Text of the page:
The opinion of the court was delivered by: ZAGEL
JAMES B. ZAGEL, UNITED STATES DISTRICT JUDGE
Plaintiffs are each shareholders in Growmark, Inc., a Delaware corporation. Plaintiffs, in their individual capacity, seek damages against Growmark and complain that Growmark's Board of Directors fraudulently made decisions involving the sale of corporate assets which reduced the value of plaintiffs' shares, ignored plaintiffs' voting rights and deprived plaintiffs of the Growmark grain marketing system. In their seven count complaint plaintiffs allege that Growmark and Kenneth P. Baer, an officer at Growmark (referred to collectively as "Growmark") violated the Securities Exchange Act of 1934, violated Racketeer Influenced and Corrupt Organizations Act (RICO), engaged in common law fraud, breached their corporate fiduciary duties, and plaintiffs request that this court establish a constructive trust in their favor. The federal securities claim and the RICO claims are also directed at Archer Daniels Midland Company (ADM), who was the purchaser of some of Growmark's assets.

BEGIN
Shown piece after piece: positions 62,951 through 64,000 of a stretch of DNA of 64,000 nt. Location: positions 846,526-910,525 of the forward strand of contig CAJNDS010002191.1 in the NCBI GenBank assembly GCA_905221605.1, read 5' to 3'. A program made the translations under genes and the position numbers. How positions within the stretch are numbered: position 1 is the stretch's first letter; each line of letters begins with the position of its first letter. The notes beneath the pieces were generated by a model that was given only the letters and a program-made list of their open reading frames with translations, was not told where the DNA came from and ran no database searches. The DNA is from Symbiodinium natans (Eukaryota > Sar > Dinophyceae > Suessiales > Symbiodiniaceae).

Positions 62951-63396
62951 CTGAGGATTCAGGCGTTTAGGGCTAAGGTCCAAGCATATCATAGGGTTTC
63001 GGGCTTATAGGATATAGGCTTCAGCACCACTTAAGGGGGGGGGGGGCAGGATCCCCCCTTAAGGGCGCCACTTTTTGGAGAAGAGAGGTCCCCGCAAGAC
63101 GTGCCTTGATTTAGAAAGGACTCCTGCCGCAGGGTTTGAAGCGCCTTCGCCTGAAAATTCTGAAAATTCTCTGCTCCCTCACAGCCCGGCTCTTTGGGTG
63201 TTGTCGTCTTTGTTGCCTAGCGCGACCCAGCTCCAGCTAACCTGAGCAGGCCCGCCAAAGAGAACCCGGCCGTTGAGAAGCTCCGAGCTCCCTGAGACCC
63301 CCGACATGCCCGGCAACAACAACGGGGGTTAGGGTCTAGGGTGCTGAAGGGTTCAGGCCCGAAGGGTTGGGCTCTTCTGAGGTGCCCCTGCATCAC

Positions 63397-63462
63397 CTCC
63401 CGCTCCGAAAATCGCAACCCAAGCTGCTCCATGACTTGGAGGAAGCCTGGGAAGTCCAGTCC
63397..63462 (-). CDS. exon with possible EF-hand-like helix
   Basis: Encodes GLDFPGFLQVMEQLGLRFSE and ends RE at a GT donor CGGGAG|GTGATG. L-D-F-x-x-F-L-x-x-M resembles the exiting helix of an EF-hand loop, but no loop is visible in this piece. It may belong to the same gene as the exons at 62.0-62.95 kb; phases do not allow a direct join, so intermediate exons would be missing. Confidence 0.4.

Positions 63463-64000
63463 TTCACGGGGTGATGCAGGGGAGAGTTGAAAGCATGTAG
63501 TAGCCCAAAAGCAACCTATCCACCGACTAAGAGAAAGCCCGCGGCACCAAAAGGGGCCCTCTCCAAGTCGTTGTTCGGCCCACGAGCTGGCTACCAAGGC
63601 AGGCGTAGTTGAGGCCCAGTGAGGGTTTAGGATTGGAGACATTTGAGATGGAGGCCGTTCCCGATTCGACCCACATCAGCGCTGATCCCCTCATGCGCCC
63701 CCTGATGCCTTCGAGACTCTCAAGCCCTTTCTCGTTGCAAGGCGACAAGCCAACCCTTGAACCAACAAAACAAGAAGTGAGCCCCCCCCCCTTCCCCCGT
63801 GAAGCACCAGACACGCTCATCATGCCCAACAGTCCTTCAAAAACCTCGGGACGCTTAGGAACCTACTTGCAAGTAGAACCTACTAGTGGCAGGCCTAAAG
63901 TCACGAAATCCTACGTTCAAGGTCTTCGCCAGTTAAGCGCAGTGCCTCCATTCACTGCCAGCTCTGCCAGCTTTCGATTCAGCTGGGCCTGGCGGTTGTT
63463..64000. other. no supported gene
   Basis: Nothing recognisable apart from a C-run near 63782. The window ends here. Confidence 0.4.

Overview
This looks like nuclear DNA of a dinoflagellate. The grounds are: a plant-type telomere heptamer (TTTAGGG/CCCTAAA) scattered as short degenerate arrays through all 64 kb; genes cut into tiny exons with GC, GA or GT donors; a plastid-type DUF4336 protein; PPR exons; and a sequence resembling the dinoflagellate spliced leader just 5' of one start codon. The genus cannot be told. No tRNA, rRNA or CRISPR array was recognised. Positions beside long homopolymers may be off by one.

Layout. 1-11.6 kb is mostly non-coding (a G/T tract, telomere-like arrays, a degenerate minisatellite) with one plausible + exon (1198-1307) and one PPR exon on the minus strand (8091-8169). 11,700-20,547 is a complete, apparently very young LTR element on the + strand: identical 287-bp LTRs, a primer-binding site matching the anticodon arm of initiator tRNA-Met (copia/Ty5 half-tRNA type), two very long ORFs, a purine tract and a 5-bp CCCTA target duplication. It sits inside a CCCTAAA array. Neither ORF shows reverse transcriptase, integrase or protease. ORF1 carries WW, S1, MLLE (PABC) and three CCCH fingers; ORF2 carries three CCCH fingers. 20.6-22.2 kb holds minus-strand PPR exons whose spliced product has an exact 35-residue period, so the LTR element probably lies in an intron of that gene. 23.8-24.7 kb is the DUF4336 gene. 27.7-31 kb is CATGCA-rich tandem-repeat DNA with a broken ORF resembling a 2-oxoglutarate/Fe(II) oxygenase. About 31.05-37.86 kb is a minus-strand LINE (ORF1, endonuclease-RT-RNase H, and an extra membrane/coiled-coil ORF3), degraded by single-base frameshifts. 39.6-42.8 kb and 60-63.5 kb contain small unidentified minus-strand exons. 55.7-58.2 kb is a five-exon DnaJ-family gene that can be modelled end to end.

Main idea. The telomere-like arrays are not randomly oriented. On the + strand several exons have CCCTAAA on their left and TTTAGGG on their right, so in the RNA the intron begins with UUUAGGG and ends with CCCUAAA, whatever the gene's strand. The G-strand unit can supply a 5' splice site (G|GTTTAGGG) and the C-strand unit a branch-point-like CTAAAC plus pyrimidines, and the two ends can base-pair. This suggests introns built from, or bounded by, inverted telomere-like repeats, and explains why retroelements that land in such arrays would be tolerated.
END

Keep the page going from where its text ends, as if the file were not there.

Defendants each filed a Motion to Dismiss the Complaint on the grounds that plaintiffs 1) lack standing to sue in their individual capacity, 2) lacked any legal right to vote on the transactions effected by Growmark's board, and 3) lacked any legal right to the services they claim to have lost as a result of the transactions.
Each plaintiff is an independent cooperative association which owns grain storage facilities. Each grain facility has farmers who are its members and sell them grain. Plaintiffs, in turn, sell and transport the grain to various regional agricultural cooperatives, such as defendant-Growmark, Inc., of which plaintiffs are members. In addition to membership status, at all relevant times, each plaintiff held one share of Series G Common Stock in Growmark. Before becoming shareholders in Growmark, plaintiffs owned shares in the Illinois Grain Corporation (IGC), an agricultural marketing cooperative which owned seven grain elevators along the Illinois and Mississippi Rivers. IGC was also a shareholder in Farmers Export Company which owned a grain elevator in Ama, Louisiana.
IGC gave a rebate of a portion of its net profits to its members each year, reflecting the amount of business conducted by the member with IGC. IGC often distributed these "patronage rebates" partially in cash and partially in Class E Preferred Stock. The Class E stock was distributed in amounts reflecting the retained earnings to which each member was entitled. The retained earnings were then used to make further capital investment for the benefit of the owners. In addition, Class E Preferred Shareholders received dividends each year. IGC instituted a stock redemption plan and by 1976, except for the amount required for the plaintiffs to maintain a minimum investment in IGC, all the Class E Preferred Stock issued prior to 1972 had been redeemed.